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- The Forecaster
FREEPORT — Town officials are hoping Maine’s southern coast has seen the last of its winter snow storms.
After several heavy storms this season landed mostly on the weekends, including the Feb. 8-9 blizzard that dumped more than 30 inches of snow in some areas, the town has exhausted its overtime budget for winter operations.
But the town is actually better off this year than in previous years, having spent about $31,000 less than the total budget of $207,000.
Although the overtime budget of $64,000 has been exceeded by more than $6,500, savings from winter road salt costs – which were almost $36,000 less this year due to lower prices and improved salting technology – more than made up for the increase.
Freeport and other towns are now hoping to get federal disaster relief funding, with the help of a request from Gov. Paul LePage, to add a cushion in case of another storm, Town Manager Peter Joseph said.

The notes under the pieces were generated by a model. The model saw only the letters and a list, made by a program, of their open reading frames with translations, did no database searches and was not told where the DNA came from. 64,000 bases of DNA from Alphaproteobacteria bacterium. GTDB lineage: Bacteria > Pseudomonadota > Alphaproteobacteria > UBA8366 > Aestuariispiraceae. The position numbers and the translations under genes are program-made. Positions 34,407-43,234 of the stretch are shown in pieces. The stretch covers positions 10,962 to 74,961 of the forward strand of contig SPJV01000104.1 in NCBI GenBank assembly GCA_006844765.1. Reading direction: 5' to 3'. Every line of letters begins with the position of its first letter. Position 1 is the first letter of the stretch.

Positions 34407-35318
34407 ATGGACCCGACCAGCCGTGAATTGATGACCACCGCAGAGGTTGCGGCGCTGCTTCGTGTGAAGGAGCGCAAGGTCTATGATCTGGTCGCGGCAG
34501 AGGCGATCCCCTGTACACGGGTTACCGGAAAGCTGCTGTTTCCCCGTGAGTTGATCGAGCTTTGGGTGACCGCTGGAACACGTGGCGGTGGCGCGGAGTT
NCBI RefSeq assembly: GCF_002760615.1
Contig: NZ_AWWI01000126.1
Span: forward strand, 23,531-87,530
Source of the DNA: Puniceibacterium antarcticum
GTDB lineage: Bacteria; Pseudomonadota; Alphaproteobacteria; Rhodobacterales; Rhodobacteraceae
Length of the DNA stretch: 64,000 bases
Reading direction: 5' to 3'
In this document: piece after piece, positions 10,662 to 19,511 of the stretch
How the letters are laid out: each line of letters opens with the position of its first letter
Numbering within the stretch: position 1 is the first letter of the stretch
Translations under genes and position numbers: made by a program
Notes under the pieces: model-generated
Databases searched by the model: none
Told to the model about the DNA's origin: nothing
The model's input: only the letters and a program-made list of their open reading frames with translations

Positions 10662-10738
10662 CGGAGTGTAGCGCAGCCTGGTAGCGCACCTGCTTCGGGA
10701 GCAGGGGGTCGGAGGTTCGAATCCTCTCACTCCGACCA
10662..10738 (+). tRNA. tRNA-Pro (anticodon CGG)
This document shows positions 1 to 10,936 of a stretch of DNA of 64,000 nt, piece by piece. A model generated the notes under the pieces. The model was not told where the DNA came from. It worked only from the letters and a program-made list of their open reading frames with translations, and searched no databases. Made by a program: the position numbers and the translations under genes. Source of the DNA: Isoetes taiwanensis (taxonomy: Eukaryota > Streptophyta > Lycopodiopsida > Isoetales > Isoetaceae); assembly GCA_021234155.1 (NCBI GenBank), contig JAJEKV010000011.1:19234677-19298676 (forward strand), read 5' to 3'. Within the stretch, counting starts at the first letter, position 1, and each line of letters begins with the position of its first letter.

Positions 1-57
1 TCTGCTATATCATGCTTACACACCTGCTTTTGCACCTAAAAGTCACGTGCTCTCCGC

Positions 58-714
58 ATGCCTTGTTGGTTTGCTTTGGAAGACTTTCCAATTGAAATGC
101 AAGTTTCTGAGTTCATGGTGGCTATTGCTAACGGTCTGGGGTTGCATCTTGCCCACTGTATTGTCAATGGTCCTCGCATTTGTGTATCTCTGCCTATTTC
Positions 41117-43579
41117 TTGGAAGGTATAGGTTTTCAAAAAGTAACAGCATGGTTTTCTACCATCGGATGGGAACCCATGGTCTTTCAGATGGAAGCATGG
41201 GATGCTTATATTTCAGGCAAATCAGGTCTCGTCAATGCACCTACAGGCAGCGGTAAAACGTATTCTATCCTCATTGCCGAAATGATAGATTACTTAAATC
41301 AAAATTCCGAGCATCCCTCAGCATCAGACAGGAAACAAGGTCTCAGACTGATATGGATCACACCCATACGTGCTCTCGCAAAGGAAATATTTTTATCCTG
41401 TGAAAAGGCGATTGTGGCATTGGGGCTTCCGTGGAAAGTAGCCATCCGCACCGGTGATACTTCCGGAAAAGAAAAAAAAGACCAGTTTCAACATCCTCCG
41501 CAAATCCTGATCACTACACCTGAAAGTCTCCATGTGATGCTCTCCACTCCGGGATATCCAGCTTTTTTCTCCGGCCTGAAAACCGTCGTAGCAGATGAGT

“If the winter storm season ended today, there would not be an extraordinary need for the disaster relief funds in order to balance the Public Works budget,” Joseph said in an email. “However, as much as we hate to admit it, there is still plenty of time between now and April for a major storm, which could send us significantly over budget as a whole. The disaster relief funds would help us to avoid this situation.”
If the governor’s request for a disaster declaration is granted, the town could receive more than $69,000, according to Joseph.
Public Works Superintendent Earl Gibson said in a typical year it usually takes only one night to clean up after a storm. But this year’s storm required two nights to clear the roads.
And although this storm was a record-setter, Gibson said he has weathered worse.
“It’s the biggest storm in Maine, yes sir, but not the biggest storm I’ve seen,” he said, adding that before he moved to Freeport he worked in the same field in the Northwest. “I’ve seen bigger storms out there, believe me.”
Despite the immensity of the February storm, the town’s Public Works Department encountered minimal problems, Gibson said.
“Everything went real good,” he said “It was a good storm.”